Officials arrive for the first-ever Friday SONA

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An array of high profile dignitaries have started arriving for the State of the Nation Address to be delivered by newly-elected President Cyril Ramaphosa – after a dramatic week of victories and losses depending on which side of the political fence one is.

Former Presidents Thabo Mbeki and FW De Klerk are among the high-ranking officials to attend the event, as are former National Assembly Speakers Dr Frene Ginwala and Max Sisulu.

DA leader Mmusi Maimane and his wife, COPE leader Mosuioa Lekota and ACDP leader Rev. Meshoe were some of the people to arrive early.

EFF officials including leader Julius Malema and Spokesperson Mbuyiseni Ndlozi made a low-key entrance shying away from the media attention.

However, until Friday afternoon, it was still unclear whether former President Jacob Zuma would attend the much-anticipated SONA, which he was initially scheduled to deliver.

The uncertain, inconsistent weather of Cape Town and the unpredictable clouds that hung over the city on Friday morning later cleared, setting up a beautiful warm afternoon.

Perhaps the weather unpredictability was a perfect reflection of the unstable mood in the country during the fateful week leading up to the much-talked about event.

Week of uncertainty

Firstly, Zuma was the president of the country clinging onto power when the week began – and it was unclear whether negotiations between him and Ramaphosa would yield any positive results. The uncertainty resulted in the ANC caucus reluctantly resolving to support an EFF-sponsored Motion of No Confidence to oust Zuma brought forward to Thursday.

Then a press briefing which was expected to be addressed by Zuma at 10am on Wednesday was cancelled, leaving the nation in the dark about the country’s leadership and the future. As if that wasn’t enough, Zuma, appeared, unannounced on the public broadcaster in the afternoon, lamenting the “unfair” treatment he was getting from the ANC leadership. He swore he would not resign without being told what it is that he’d done wrong, promising to address the nation again later in the day.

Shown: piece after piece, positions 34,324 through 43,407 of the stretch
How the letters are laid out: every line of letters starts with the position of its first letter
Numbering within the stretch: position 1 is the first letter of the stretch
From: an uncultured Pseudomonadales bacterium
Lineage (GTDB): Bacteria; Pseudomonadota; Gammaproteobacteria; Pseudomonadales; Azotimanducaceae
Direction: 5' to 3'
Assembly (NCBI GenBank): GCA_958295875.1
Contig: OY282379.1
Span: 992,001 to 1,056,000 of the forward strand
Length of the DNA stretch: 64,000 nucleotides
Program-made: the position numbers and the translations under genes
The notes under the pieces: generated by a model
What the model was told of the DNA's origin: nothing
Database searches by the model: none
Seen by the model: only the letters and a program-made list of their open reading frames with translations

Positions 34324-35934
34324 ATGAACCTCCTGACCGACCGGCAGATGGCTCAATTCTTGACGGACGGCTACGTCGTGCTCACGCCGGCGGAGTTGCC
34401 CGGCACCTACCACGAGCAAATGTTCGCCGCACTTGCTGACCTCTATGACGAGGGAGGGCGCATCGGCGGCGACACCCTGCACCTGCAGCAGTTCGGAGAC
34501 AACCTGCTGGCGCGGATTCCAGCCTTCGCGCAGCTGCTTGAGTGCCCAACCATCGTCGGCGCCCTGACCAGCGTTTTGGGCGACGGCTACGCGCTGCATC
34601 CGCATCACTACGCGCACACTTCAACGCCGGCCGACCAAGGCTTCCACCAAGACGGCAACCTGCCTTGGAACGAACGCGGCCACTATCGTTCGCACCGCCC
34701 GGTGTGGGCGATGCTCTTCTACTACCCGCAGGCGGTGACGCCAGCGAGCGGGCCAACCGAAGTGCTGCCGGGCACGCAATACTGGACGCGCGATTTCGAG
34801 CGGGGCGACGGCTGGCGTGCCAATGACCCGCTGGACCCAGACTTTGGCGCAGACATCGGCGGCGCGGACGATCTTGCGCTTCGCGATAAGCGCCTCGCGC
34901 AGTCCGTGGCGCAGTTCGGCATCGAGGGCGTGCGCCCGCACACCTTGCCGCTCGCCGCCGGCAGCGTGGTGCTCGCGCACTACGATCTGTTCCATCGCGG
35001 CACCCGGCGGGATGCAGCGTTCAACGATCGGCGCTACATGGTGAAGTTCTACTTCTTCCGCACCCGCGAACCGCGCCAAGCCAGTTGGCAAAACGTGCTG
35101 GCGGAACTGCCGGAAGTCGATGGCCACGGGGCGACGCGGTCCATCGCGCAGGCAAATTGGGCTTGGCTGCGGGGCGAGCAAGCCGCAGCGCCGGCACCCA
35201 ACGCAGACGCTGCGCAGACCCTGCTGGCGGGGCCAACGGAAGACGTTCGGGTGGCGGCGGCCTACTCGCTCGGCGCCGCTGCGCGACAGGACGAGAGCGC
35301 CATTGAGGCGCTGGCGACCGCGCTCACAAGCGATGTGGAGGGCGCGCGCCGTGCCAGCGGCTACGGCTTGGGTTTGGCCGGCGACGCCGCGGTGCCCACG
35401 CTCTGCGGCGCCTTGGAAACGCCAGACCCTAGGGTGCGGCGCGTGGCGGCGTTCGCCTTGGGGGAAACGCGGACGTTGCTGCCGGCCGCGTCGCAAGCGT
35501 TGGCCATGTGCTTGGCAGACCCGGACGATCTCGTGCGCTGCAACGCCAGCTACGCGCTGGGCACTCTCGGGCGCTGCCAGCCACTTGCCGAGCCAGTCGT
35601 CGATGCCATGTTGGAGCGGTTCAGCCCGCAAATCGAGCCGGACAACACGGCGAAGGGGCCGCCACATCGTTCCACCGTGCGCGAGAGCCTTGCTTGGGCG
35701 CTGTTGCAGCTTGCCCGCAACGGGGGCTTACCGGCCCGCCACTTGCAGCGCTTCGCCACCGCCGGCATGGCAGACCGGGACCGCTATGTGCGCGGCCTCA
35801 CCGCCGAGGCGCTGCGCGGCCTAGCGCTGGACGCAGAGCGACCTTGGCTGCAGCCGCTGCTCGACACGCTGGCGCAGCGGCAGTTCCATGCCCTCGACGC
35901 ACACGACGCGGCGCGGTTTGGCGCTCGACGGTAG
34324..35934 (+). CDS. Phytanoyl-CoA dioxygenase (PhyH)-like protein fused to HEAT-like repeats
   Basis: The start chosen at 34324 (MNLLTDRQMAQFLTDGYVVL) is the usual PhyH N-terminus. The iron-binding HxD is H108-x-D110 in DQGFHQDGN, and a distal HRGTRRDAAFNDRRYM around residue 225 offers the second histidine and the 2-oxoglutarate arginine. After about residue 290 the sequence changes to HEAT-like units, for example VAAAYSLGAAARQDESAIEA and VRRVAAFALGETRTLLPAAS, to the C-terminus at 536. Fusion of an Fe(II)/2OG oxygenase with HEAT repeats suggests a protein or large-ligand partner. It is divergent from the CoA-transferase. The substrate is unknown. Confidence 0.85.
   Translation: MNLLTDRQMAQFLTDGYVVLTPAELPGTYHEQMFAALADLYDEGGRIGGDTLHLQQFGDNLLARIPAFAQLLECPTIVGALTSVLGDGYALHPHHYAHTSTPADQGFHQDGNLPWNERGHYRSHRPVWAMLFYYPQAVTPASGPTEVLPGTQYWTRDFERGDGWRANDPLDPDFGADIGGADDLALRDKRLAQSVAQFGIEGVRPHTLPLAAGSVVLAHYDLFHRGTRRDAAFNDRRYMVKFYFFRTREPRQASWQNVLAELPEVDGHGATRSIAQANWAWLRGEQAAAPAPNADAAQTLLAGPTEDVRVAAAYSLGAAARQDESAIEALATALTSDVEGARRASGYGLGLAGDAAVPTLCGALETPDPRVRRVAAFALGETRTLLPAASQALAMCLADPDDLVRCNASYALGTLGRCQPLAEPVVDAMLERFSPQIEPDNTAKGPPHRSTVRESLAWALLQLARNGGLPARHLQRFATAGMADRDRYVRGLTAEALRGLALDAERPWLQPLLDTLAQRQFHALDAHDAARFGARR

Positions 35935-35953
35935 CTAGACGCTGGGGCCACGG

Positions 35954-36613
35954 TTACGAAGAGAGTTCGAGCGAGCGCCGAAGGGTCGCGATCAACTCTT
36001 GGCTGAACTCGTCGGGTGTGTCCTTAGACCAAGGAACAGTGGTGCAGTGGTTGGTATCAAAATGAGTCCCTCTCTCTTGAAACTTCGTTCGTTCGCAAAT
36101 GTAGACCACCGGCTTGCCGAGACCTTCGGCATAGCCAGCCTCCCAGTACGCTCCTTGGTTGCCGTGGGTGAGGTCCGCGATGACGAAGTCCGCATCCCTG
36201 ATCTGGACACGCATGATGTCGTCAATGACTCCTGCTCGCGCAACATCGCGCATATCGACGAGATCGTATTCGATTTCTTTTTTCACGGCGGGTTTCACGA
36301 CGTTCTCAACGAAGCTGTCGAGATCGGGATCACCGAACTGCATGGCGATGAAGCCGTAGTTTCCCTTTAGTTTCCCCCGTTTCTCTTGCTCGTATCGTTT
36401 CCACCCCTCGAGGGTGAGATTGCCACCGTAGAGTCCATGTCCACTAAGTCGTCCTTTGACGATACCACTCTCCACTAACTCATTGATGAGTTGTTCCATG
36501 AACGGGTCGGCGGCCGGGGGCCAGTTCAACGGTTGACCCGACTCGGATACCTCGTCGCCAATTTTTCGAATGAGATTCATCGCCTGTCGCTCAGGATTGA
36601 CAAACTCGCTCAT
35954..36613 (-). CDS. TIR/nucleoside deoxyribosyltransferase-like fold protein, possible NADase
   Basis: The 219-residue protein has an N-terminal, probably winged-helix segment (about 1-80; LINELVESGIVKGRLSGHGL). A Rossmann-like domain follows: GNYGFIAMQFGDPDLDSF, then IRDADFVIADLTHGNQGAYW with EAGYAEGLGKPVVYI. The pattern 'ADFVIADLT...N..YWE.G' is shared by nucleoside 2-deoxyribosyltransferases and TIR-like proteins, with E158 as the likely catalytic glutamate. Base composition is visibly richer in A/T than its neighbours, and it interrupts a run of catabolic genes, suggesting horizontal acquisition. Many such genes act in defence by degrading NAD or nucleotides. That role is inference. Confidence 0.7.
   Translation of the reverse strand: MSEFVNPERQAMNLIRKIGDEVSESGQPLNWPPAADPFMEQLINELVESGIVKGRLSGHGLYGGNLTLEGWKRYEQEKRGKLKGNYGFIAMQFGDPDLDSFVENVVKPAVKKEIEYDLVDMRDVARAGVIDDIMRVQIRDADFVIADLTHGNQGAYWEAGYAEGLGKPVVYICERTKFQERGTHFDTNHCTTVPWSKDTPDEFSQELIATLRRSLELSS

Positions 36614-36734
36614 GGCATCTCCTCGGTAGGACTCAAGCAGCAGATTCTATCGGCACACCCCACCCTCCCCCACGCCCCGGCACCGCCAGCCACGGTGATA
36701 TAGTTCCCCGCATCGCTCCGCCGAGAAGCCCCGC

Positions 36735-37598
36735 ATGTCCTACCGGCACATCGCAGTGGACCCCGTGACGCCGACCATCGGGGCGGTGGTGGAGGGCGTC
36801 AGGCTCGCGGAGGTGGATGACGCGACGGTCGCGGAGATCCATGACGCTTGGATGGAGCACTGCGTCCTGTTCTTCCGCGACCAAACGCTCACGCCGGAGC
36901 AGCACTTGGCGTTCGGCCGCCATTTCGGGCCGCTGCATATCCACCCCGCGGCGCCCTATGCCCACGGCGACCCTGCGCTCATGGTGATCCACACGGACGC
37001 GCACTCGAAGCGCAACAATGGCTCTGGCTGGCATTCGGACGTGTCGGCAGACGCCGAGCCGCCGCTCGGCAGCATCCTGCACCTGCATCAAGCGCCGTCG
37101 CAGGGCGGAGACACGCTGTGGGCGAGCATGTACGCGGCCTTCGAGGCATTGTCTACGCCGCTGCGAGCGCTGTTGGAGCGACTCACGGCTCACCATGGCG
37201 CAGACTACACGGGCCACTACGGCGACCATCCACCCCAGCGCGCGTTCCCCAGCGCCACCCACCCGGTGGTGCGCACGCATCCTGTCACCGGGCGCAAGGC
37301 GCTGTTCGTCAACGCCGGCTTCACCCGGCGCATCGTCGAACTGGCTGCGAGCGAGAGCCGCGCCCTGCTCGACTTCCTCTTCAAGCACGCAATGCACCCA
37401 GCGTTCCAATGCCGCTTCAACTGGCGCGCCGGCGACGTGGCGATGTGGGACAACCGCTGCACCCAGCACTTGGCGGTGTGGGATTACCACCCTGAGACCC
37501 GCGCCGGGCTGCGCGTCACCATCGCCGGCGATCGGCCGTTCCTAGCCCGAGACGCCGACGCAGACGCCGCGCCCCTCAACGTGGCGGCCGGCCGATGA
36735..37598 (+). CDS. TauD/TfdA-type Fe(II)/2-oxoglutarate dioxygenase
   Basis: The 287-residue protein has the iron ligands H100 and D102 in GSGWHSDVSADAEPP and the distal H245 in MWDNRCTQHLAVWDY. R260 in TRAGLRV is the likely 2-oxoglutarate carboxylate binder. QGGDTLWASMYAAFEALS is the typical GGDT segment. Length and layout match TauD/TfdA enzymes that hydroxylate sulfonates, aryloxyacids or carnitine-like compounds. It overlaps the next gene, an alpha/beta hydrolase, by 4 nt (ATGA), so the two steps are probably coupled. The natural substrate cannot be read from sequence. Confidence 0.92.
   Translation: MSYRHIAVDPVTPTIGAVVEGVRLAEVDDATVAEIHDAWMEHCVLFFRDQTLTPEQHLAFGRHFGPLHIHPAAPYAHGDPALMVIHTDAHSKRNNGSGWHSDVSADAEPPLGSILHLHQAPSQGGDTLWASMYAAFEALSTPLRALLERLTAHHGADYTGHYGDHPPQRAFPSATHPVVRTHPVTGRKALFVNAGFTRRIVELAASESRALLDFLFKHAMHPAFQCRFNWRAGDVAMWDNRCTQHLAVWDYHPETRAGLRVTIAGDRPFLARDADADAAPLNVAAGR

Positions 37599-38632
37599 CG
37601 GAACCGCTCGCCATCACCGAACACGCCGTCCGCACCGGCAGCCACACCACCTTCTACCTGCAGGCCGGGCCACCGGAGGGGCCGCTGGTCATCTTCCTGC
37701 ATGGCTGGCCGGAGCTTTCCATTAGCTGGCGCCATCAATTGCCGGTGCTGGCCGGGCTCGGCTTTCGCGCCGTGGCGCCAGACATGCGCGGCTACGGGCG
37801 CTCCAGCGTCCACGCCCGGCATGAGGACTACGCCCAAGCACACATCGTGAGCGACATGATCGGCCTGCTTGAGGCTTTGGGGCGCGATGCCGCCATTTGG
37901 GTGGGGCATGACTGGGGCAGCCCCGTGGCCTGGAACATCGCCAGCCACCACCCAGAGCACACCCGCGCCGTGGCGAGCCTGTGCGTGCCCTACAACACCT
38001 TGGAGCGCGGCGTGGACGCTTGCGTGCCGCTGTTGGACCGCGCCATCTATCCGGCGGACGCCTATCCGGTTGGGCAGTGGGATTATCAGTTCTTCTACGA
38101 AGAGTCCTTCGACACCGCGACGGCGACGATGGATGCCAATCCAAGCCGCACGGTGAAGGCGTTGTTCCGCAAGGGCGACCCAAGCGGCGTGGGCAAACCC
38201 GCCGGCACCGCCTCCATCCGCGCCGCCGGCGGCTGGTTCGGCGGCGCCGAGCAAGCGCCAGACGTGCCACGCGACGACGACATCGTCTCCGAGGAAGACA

But the nation then had to wait until two hours before midnight before they could hear the President resign after long speech laden with mixed tones.

Whether Zuma turns up for the SONA remains to be seen.

Bishop of the Anglican Church, Thabo Makgoba, Chief Justice Mogoeng Mogoeng, Angolan National Assembly Speaker Fernando da Piedade Dias dos Santos; Chairperson of the House of Traditional Leaders PP Maubane; members of the Judiciary; Speakers of the Provincial Legislatures and representatives of the Chapter Nine Institutions are also expected to grace the SONA – the first ever to be delivered on a Friday.

Mandla Manganyi (North West), Patrick Thibedi (Mpumalanga) Thina Mosiapoa (Northern Cape), Robert Tlou (Eastern Cape), Hensford Luthuli (KwaZulu Natal); Lucinda Evans (Western Cape), Sipho Kubeka (Gauteng), Mmanyaku Matlala (Limpopo), and Goitsemang Ngake (Free State), are some of the ‘imminent persons’ attending the event from all the nine provinces.

More than a thousand guests are expected to attend the SONA.

Just like Zuma’s speech of mixed tones, it’s a cool, but fickle-weather day with rainy clouds gathering and clearing over Cape Town, but with 0% chances of rain in the drought-stricken part of the country.

But, beyond it all, whether the changes playing out in the political arena are the spring of hope or the winter of disaster, remains to be seen.


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